Branching out of the Depths

May 7, 2023

Tobi Buchman, Co-Steward

Shipmates working on the headrig

Ship's Log

Noon Position
21° 02.40’ N,  157° 11.82’W

Ship Heading
290°

Ship Speed
7.5 knots

Taffrail Log
3336 nautical miles

Weather / Wind / Sail Plan
Sunny, blue skies, with fluffy cumulous clouds/ Force 5 winds E x S/ sailing under the mainstays’l, forestays’l, and tops’l

Description of location
Crossing the Kalohi Channel

Souls on Board

All blogs from S-308

As a steward my work environment is entirely below deck, so it can be easy to forget to move around to other parts of the boat. At the start of this trip I wrote down a bunch of new things I wanted to try and places I wanted to hang out more, a.k.a. my ‘boat-ket list’. The top two things on my boat-ket list were hanging out on the headrig while underway and sweating the mainstays’l or forstays’l sheet. I am happy to report that both of those were accomplished, and without any typical procrastination! I went out on the headrig with Ruthann one morning and it was such an incredible sight! When you’re out there you’re right on the bow, so you can feel the vertical movement of the boat pretty dramatically. It was so exhilarating feeling the bow lift up high over the waves, only to then inevitably drop back down (occasionally getting a nice sea spray)! The headrig is a large net, so we could easily see all of the water rushing by underneath us. I laid down on my stomach for a bit to watch the water splashing by us and up against the hull of the ship. When I looked up, it was an equally exciting sight because there was nothing to see as far as the naked eye could go except deep, deep blue sea. An all-around incredibly breathtaking experience!Sweating the mainstays’l sheet probably doesn’t sound as exciting as hanging out on the headrig, but it’s genuinely super fun! To sweat this line you have to literally climb up it with the tippity tops of your toes barely on the deck before you drop into a quick deep squat and then bring the line to the pin. A shipmate described it as climbing the line ‘Tarzan style’. I always thought it looked so unbelievably fun and boy did it live up to my expectations! (Just remember to hold onto the line until someone say 2, 6 and you all release together, so someone doesn’t go flying!)Along with checking off my top two boat-ket list items I’ve also been able to attend a lot of late night jam sessions on the quarter deck. It’s so beautiful listening to people singing, strumming guitar, and playing a melodica underneath the night sky. I love hearing the songs that get played pretty regularly, like Wagon Wheel and Jet Plane, just as much as whenever a new song gets played, my favorite recent one was Edelweiss. There’s something magical about gathering around the deck with your shipmates listening to music under the moonlight. A lot of people sit nearby with the intention of just listening, but it’s so fun when everyone starts humming and singing along when just the right song is chosen. It creates a beautiful community/ family atmosphere surrounding the whole experience. On my first SEA sail I was commonly known for singing show tunes in the galley (or shrieking show tunes, depending on your definition) at all hours of the day. I think dialing back on the 4 AM renditions of “Galley, the Musical” and joining in on more group music sessions has been to the pleasure of all the ship’s company! One of the most incredible things about sailing around the ocean on this ship is how many new things there always are to do! Encouraging myself to branch out of the depths of the galley and going up on deck for some music jams, headrig hangout times, or sweating some lines has been so important in making this trip as incredible as it has been!Happy Birthday Aaron, hope it was a great day! And happy birthday to shipmate Ana!![Tobi Buchman, Co-Steward]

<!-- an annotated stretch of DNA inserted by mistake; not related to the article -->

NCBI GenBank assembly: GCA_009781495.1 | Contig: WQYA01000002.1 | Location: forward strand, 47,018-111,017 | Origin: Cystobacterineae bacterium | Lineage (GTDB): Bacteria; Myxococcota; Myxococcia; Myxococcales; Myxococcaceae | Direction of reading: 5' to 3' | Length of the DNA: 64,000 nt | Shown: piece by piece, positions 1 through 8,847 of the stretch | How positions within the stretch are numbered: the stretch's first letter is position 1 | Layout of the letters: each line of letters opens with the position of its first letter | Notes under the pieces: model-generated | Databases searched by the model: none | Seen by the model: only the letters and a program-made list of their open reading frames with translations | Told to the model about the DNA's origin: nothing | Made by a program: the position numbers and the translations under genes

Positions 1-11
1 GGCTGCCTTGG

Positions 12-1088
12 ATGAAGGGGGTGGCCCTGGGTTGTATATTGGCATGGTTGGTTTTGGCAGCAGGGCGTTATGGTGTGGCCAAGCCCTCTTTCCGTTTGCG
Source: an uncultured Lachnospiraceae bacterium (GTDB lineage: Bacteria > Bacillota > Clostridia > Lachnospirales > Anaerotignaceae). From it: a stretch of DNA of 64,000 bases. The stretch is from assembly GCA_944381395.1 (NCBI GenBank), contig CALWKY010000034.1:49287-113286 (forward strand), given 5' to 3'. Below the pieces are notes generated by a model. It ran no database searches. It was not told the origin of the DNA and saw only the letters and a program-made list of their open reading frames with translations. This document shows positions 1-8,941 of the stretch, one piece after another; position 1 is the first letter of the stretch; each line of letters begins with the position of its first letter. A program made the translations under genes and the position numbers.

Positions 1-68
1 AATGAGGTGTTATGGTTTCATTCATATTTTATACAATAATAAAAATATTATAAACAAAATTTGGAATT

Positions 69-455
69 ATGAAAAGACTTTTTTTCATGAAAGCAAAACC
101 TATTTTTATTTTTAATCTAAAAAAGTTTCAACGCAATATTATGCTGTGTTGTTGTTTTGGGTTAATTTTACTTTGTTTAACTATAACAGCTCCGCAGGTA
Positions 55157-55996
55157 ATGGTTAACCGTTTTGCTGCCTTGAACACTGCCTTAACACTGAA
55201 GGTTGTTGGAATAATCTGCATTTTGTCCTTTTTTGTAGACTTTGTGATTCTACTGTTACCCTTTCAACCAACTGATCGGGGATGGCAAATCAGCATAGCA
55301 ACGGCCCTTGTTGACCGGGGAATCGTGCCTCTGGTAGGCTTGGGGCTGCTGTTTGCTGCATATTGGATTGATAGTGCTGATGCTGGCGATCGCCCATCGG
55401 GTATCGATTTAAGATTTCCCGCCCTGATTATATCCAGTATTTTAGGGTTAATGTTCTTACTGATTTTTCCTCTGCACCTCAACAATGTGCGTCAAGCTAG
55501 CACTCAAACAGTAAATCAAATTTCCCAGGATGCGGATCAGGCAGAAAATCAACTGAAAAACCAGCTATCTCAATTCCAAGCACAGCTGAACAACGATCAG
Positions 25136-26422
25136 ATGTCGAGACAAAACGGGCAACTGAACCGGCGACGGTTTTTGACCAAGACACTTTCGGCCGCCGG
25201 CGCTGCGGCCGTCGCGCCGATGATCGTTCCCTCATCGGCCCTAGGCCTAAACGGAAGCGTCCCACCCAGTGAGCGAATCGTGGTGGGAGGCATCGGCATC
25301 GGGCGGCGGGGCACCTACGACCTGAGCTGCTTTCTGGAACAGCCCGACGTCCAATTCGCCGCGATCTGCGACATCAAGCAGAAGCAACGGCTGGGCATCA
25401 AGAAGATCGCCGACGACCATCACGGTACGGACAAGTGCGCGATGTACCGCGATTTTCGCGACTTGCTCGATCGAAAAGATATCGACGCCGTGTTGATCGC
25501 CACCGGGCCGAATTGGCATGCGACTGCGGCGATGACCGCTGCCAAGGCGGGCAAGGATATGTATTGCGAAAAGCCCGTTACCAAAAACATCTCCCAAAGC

Maggie (A watch), Noelle (A watch), Amelia (A watch), and Danny (A watch)

Subscribe for Blog Updates

Share This Blog

Leave A Comment

Adjusting to Land

2024-05-09T15:36:58-05:00May 8, 2024|0 Comments

Author: Amanda Newcombe, Bowdoin College Our first couple of days in Moorea have been a whirlwind of adjusting to life on land, fun, and exploration. After [...]

Sound at Sea

2024-05-06T16:25:23-05:00May 6, 2024|0 Comments

Author: Zahra Lalani, C Watch & Yale-NUS College Ship's Log Thursday 2nd May 2024 Noon Position (Lat and Long): 17.32.2'S x 149.34,2'W Taffrail Log (nm): 3917 [...]